Whirled Musings

Across the Universe with Cosmic Connie, aka Connie L. Schmidt...or maybe just through the dung-filled streets and murky swamps of pop culture -- more specifically, the New-Age/New-Wage crowd, pop spirituality & religion, pop psychology, self(ish)-help, business babble, media silliness, & related (or occasionally unrelated) matters of consequence. Hope you're wearing boots. (By the way, the "Cosmic" bit in my moniker is IRONIC.)

Sunday, June 22, 2008

Let us prey


Thought I saw an eagle
but it might have been a vulture,
I never could decide.
~ Leonard Cohen,
Story of Isaac

"Story of Isaac" has always been one of my favorite Leonard Cohen songs.* It was, of course, inspired by the Biblical tale of Abraham, who apparently hallucinated that G-d had commanded him to kill his kid, and was on the verge of doing so when the Lord said, "Never mind!" Of course if this incident had taken place today instead of in Biblical times, it would have been a local news story for a moment or two. Abe would have probably been locked up for a while, and Isaac, for better or worse, would most likely have been placed in a series of foster homes. And the world would have had one less puzzling Bible story, and one less lovely LC song. As it is, the story of Abraham and Isaac, like many Biblical tales, has been a subject of controversy for centuries.

Now, don't worry, Dear Ones; I'm not going all Bible on you or anything. I'll leave that to the true Bible experts in the blogosphere, such as Saint David of Victoria, who has likened his own suffering at the hands of his detractors to that of martyred saints in earlier times. These days, besides being a Law Of Attraction expert, star of The Secret, Biblical scholar and frequent though unwilling participant in Australia's Federal Court system, Saint David is a spirit-filled, faith walking Christian.

You've probably already guessed that this post isn't really about Abraham and Isaac. It's also not the first and won't be the last time I've co-opted a Cohen quotation to suit my purpose. Like many good quotations, this one works even better when taken out of context, and for me it works quite well indeed as an expression of the ambiguities of the New-Wage/selfish-help world.

I've snarked a lot about David Schirmer here because he's an easy target and I am a lazy blogger – more so these past few months than usual, due to having had so many other things to deal with. (I sincerely apologize to anyone whom I've bored with this stuff.) As you have no doubt guessed, most of what I've heard and read about Schirmer has been negative. Yet I've never hesitated to publish comments from the few people who have stepped up to defend him – or, more rarely, to attack me for snarking about him.

In the eyes of most people I've heard from on my blog, Schirmer is definitely more in the "vulture" category. But one or two people seem determined to put him up there with the eagles. He does have a few stalwart defenders, among them Aussie actor and sci-fi series producer Adrian Sherlock,** who apparently attended a Schirmer workshop, thought he got his money's worth, and really can't see what all of the fuss is about. In a recent comment to my January 30, 2008 post, "Journey To Fantasyland," he wrote:

It's important to remember that any human being who attempts to rise to a level of success above that of simply being an employee of someone else's company is going to face a long, complex and at times difficult life journey. How many people never make a mistake in their career or get fined for some infraction, etc? When the pursuit is so much bigger, the potholes will be bigger too. But the case you cite doesn't make the man a con artist or a bad person...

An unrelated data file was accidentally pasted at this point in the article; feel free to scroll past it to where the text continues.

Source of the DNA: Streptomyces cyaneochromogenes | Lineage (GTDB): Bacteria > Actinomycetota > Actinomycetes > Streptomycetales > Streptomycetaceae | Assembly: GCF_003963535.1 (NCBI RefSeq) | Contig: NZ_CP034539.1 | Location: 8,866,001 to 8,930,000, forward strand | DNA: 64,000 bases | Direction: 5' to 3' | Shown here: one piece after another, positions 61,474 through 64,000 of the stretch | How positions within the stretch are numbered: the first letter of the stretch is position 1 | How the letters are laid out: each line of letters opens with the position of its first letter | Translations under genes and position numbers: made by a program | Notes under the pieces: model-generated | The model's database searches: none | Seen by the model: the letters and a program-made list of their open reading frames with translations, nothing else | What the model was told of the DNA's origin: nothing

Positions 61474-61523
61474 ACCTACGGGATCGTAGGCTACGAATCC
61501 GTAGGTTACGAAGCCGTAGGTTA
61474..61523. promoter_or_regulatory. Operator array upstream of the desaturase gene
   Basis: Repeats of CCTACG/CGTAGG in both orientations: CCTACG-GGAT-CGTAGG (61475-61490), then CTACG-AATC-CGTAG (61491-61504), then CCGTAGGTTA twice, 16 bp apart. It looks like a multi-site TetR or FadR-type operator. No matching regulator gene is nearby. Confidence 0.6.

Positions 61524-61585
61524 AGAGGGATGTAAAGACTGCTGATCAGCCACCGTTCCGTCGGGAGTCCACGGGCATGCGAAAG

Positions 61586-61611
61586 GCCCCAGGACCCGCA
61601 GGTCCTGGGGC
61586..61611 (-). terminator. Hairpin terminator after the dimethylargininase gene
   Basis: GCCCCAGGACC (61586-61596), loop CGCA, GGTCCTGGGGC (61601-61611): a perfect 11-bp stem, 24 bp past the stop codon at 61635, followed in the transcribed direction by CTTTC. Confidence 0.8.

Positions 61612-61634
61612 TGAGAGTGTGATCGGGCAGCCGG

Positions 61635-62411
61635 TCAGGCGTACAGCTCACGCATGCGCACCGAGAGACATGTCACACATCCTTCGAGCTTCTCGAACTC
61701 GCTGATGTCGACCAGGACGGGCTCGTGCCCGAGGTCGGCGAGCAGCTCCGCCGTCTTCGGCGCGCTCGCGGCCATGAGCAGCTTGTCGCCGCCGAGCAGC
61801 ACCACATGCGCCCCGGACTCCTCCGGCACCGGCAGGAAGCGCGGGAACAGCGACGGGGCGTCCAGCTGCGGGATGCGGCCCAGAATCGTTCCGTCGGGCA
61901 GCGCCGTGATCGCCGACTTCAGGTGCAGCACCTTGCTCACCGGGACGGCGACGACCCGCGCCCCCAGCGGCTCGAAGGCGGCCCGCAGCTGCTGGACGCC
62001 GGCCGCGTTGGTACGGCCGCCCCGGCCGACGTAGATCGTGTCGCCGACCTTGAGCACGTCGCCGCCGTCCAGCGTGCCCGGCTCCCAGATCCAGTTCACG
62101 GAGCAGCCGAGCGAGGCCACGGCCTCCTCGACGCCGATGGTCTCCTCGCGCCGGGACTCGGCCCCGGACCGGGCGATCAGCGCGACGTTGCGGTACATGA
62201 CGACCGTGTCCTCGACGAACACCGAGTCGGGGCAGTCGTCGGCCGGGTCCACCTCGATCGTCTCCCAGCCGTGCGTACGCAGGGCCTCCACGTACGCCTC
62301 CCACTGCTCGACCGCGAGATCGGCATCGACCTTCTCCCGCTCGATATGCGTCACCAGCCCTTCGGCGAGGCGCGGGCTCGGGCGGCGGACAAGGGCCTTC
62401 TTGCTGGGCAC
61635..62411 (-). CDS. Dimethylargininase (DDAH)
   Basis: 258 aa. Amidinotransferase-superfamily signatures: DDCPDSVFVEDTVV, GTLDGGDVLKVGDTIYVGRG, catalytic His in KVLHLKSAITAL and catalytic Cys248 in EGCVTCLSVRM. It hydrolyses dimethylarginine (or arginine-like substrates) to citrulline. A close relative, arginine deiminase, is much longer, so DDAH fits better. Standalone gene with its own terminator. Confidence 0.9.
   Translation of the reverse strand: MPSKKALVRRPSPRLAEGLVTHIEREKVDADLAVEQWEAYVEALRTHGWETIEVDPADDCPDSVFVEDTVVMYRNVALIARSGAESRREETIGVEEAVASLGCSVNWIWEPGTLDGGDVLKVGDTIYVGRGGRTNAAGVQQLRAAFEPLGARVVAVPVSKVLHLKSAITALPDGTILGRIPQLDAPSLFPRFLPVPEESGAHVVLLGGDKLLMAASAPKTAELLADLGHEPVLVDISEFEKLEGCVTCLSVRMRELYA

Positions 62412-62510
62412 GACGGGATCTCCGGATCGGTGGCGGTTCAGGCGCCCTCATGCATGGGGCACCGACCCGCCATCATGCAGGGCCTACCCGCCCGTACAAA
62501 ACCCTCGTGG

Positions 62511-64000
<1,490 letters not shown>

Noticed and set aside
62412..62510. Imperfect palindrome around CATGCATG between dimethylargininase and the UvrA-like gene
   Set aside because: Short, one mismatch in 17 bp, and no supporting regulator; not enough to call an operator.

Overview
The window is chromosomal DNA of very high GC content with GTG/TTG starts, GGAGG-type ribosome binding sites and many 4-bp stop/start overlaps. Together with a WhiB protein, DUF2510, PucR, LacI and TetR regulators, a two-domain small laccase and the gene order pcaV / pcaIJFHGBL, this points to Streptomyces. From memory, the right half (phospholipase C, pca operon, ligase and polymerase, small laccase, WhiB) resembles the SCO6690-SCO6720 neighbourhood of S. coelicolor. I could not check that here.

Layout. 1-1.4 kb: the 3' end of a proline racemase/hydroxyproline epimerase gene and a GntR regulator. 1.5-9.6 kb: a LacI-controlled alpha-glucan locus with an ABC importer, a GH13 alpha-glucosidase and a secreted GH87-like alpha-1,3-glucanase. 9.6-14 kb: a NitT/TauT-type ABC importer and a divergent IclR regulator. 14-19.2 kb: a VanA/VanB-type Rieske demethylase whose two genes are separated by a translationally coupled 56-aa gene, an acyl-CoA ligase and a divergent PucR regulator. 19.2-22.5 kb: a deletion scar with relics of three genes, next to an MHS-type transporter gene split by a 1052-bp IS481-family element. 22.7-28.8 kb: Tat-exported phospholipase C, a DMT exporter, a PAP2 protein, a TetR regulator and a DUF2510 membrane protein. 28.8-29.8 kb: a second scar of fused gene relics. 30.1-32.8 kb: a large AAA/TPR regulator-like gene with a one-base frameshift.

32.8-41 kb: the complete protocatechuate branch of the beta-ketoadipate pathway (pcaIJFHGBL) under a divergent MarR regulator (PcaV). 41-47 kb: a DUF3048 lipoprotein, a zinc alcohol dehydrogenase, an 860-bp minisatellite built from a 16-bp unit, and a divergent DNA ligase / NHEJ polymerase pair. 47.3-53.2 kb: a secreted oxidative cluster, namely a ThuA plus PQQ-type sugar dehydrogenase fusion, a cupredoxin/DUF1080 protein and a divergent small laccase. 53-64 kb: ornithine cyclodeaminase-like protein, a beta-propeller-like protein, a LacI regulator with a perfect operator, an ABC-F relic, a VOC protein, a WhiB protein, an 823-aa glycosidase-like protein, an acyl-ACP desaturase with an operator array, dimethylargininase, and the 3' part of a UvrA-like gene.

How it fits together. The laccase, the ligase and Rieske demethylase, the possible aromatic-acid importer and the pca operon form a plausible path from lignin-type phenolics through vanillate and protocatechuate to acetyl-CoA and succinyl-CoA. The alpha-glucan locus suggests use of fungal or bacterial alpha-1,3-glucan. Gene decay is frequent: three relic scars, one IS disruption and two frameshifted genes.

...If someone invested some money in the Stock Exchange and lost it, then they need to try again. Persistence and learning from mistakes is all part of the process of success.

If the people on ACA [the Aussie tabloid show, A Current Affair] are to be believed, then anyone who loses money should be able to get their stock broker on TV and say "This guy recommended I buy these stocks! I want my money back! He's a crook! Jail him!" What rubbish! The stock market's not a sure thing. You want the big returns, you take the bigger risks. They had a choice. But if that makes DS a monster, well, why only six people out of thousands of people? Why no complaints from the rest?

I'm being totally straight with you. I have not got any vested interest in the guy, I've met him once only. But he did me a good turn and I enjoyed his seminar. It was not over-priced, he was very frank and candid about things which had gone wrong in his life, everyone there seemed happy.

Con man? Proof required, innocent until proven guilty. And The Secret? One of the most encouraging things ever made, it's helped a huge amount of people. Fantasy land? Not at all. Without imagination, your house would be a pile of bricks. Someone needed to imagine your house and draw it first.

If you follow this link and scroll down a bit, you will see my reply to Adrian. I concluded it by telling Adrian that I will take him at face value when he says he has no vested interest in Schirmer's enterprises. However, I added, he does seem to have an emotional stake in the matter; something is compelling him to continue to defend Schirmer. I wrote, "Either you sincerely believe he's a stand-up guy, or you just aren't looking at all of the evidence."

Is Schirmer an eagle or a vulture? He seems to be doing everything he can to paint himself as the former, mostly by ignoring or glossing over any unsavory accusations. He's also still trying to ride on the coattails of those who are more well-known than he. Although Bob Proctor recently dissociated himself from Schirmer, Schirmer continues to feature Bob's wisdom prominently in his Succeed Magazine enterprise, and apparently in some of his email campaigns as well. I am sure he's within his rights to do that, as long as he doesn't actually try to make people think he's collaborating with Bob on anything any more. And I'm sure Bob isn't griping about all the free publicity either. But still...